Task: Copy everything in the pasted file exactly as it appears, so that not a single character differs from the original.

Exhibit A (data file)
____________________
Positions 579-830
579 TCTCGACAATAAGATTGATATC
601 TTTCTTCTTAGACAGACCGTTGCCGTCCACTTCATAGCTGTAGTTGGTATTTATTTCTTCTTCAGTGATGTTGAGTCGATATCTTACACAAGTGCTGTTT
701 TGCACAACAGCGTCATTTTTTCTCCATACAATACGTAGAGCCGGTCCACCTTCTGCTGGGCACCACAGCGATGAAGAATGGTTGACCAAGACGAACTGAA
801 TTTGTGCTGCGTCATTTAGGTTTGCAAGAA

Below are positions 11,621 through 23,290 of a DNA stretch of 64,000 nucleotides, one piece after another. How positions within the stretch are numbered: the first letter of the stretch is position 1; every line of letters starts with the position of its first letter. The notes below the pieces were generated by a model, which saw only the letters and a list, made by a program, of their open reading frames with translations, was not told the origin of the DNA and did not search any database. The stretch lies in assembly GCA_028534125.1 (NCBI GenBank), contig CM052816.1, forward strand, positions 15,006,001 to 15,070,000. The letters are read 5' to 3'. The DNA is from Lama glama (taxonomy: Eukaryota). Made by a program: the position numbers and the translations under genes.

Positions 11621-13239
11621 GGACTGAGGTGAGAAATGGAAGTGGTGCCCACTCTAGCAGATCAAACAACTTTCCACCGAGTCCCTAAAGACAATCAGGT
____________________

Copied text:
Positions 579-830
579 TCTCGACAATAAGATTGATATC
601 TTTCTTCTTAGACAGACCGTTGCCGTCCACTTCATAGCTGTAGTTGGTATTTATTTCTTCTTCAGTGATGTTGAGTCGATATCTTACACAAGTGCTGTTT
701 TGCACAACAGCGTCATTTTTTCTCCATACAATACGTAGAGCCGGTCCACCTTCTGCTGGGCACCACAGCGATGAAGAATGGTTGACCAAGACGAACTGAA
801 TTTGTGCTGCGTCATTTAGGTTTGCAAGAA

Below are positions 11,621 through 23,290 of a DNA stretch of 64,000 nucleotides, one piece after another. How positions within the stretch are numbered: the first letter of the stretch is position 1; every line of letters starts with the position of its first letter. The notes below the pieces were generated by a model, which saw only the letters and a list, made by a program, of their open reading frames with translations, was not told the origin of the DNA and did not search any database. The stretch lies in assembly GCA_028534125.1 (NCBI GenBank), contig CM052816.1, forward strand, positions 15,006,001 to 15,070,000. The letters are read 5' to 3'. The DNA is from Lama glama (taxonomy: Eukaryota). Made by a program: the position numbers and the translations under genes.

Positions 11621-13239
11621 GGACTGAGGTGAGAAATGGAAGTGGTGCCCACTCTAGCAGATCAAACAACTTTCCACCGAGTCCCTAAAGACAATCAGGT